( J. Peder Zane, RealClear Investigations) Director of National Intelligence John Ratcliffe created a new category of news last week—the ho-hum smoking gun—when he released a letter regarding the Clinton campaign’s efforts to generate the Trump/Russia hoax during the 2016 election.
In three short paragraphs addressed to Sen. Lindsey Graham, R-SC, Ratcliffe revealed that U.S. intelligence officials had learned in late July 2016 that the Russians believed Clinton “had approved a campaign plan to stir up a scandal against U.S. Presidential candidate Donald Trump by tying him to Putin and the Russians’ hacking of the Democratic National Committee.”
On Tuesday, Ratcliffe went even further by releasing former CIA Director John Brennan’s handwritten notes describing his briefing about the Clinton issue with then-President Barack Obama—but still nary a ripple in the news cycle.
And Brennan didn’t just consider the information important enough to share with President Obama and other senior national security officials.
In addition, on Sept. 7, 2016, U.S. intelligence officials forwarded an investigative referral to then-FBI Director James Comey regarding “U.S. Presidential candidate Hillary Clinton’s approval of a plan concerning U.S. Presidential candidate Donald Trump and Russian hackers hampering U.S. elections as a means of distracting the public from her use of a private mail server.”
The information is ho-hum because it tells us what already we know.
Steele’s fishing expedition in Russian waters makes it reasonable to embrace the Ratcliffe letter’s main claim: that the Kremlin knew what the Clinton campaign was up to in July 2016—and so, too, did U.S. intelligence.
And yet, the letter is also a smoking gun because it shows how Obama administration officials willfully ignored all evidence to the contrary in their relentless pursuit of Trump.
Even though Brennan had information that Clinton was intent on blaming Trump for the hacking as a campaign ploy, he became one of the prime architects of the Trump/Russia conspiracy theory.
Same goes for Jim Comey. Stunningly, at his Senate hearing last week, Comey claimed he had no recollection of the U.S. intelligence referral that combined the bureau’s two most significant probes of 2016: Clinton’s emails and Trump’s supposed Russia connections.
Brennan’s and Comey’s malfeasance is especially troubling given that the information they ignored about Clinton was true while the disinformation they embraced about Trump turned out to be false.
At a minimum, they should have been on high alert about any Trump-related material coming from the Clinton campaign.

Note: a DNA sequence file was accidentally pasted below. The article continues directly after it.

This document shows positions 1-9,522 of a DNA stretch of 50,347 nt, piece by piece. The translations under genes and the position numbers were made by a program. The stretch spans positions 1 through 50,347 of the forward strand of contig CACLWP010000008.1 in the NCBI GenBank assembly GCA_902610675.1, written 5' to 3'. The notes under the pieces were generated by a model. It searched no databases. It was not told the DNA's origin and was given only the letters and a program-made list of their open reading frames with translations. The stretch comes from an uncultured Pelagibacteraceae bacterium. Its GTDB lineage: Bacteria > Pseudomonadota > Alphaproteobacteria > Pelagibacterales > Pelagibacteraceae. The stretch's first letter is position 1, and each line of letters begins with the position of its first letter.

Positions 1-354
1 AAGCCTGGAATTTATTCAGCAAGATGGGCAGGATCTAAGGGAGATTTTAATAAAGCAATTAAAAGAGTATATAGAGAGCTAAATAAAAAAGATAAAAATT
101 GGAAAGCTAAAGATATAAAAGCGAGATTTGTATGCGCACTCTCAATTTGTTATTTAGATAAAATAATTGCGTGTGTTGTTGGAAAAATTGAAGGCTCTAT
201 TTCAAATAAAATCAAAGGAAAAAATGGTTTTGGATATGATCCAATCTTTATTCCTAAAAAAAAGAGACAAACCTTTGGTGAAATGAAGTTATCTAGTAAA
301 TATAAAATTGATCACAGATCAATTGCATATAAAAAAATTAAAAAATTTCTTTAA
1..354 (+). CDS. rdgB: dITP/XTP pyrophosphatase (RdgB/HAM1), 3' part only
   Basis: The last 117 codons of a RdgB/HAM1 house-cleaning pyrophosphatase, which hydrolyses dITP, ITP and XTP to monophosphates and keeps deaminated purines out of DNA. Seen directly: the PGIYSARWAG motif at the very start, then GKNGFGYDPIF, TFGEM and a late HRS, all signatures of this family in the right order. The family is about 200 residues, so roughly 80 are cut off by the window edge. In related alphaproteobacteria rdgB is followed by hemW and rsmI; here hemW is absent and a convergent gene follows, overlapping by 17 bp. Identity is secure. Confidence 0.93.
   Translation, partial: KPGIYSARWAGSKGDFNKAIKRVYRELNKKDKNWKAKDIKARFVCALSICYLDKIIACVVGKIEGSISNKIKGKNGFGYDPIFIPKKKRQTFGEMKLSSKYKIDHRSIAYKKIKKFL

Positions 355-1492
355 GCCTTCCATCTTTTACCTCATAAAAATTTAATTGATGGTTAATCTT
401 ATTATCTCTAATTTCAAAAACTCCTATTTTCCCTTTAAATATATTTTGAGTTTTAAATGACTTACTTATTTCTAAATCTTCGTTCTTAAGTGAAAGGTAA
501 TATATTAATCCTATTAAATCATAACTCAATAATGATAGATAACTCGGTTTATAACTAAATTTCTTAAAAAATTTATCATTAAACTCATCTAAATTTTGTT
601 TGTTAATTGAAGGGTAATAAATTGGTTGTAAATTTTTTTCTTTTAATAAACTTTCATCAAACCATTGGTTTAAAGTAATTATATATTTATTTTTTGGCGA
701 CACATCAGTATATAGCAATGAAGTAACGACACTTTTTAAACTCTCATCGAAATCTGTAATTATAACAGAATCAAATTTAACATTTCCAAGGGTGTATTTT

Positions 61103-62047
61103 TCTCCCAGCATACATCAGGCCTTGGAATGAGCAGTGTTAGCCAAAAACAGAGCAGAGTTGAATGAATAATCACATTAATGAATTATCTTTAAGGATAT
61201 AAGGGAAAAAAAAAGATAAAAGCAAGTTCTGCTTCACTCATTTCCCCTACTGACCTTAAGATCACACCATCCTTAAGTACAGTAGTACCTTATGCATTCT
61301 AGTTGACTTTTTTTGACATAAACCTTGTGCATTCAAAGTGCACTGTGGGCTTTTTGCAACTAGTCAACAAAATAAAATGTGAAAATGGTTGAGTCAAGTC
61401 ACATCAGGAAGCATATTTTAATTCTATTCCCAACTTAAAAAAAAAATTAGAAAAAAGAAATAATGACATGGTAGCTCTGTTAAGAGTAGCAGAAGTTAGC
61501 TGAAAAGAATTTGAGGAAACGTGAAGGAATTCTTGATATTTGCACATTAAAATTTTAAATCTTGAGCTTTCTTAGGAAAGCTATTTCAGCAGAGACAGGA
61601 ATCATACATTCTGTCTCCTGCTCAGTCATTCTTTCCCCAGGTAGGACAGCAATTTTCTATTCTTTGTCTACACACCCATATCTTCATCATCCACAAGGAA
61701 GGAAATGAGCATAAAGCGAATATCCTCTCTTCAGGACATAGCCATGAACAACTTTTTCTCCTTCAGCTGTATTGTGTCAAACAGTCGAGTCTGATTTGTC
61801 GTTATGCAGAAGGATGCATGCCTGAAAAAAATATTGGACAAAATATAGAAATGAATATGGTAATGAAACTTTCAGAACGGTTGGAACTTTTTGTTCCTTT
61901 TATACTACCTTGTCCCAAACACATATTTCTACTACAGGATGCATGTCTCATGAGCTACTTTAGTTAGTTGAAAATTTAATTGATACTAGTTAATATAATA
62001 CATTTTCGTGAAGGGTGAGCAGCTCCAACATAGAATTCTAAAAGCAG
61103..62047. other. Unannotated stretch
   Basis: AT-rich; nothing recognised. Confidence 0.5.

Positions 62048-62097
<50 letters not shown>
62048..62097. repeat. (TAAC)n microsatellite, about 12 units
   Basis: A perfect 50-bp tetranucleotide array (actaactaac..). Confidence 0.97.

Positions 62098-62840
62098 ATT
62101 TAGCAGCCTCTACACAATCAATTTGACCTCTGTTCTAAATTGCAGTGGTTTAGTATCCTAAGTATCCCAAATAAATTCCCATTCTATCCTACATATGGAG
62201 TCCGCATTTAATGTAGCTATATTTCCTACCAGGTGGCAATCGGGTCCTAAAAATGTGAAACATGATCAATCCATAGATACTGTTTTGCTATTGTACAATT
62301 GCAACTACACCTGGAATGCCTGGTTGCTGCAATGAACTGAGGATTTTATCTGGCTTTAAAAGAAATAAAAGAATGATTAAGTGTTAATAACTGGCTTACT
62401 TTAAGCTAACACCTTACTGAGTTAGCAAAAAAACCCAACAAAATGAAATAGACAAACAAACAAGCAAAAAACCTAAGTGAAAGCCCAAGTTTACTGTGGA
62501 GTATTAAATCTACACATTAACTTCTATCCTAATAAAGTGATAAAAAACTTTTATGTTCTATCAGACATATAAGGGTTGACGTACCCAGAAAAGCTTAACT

For his part, Comey signed FISA court applications that used the Steele dossier to justify spying on Carter Page and, by extension, the Trump campaign.
The mainstream media was also a prime mover of the Russiagate hoax, and its coverage of the Ratcliffe letter reveals once more how it has used anonymous sources and misleading language to diminish facts that challenged that narrative.
Politico reported that the Senate Intelligence Committee “was made aware of that allegation early on in its investigation, and quickly dismissed it, the sources said.”
The New York Times went further, reporting that the Senate committee and Special Counsel Robert Mueller “had evaluated and rejected the information in the years since, according to three current and former officials familiar with those inquiries.”
Neither publication, however, showed any curiosity about how and why a report that made it to President Obama and was the subject of an intelligence referral to the FBI was rejected.
For that matter, the outlets didn’t seem to press their anonymous sources to explain how the Senate and Mueller’s office were even able to independently “evaluate” highly classified intelligence—which the intelligence community, according to Ratcliffe, has not dismissed.
Instead of exploring the issues raised, the publications and their anonymous sources are trying to shut down any inquiry through a deceptive leap of logic.
They are using one aspect of the intelligence that has not been verified—hat Clinton herself personally approved the anti-Trump effort—to invalidate the broader point that her campaign originated the Russiagate smear.
This is the same approach they have used regarding Hunter Biden’s efforts to cash in on his father’s name.
Obvious ethical questions about egregious conflicts of interest involving multiple members of the Biden family and their business associates are sidestepped by narrowly defining the issue as whether there’s direct evidence that Joe Biden changed policy to enrich his son.
This deception is especially brazen in the Clinton campaign’s case because its pivotal role in Russiagate is long established and beyond dispute.
As such, it seems part of a larger strategy to take every opportunity to fog the air and muddy the waters so the public doesn’t know what to think—a win for wrongdoers.
A final thought. Many of those horrified and disgusted by the Trump/Russia hoax have long been in “Iceman Cometh” mode, hoping tomorrow will deliver that last piece of evidence that convinces even Democrats to hold the wrongdoers accountable.
That day will never come. The Ratcliffe letter is the latest in a long line of smoking guns—including reports from the special counsel, the DoJ inspector general as well as dogged journalists—that have established beyond any doubt that the vast powers of our government were weaponized and politicized to destroy a candidate and then a president.
The crime is as clear as the fact that they got away with it.
J. Peder Zane is an editor for RealClear Investigations and a columnist for RealClear Politics. Reprinted with permission from original source.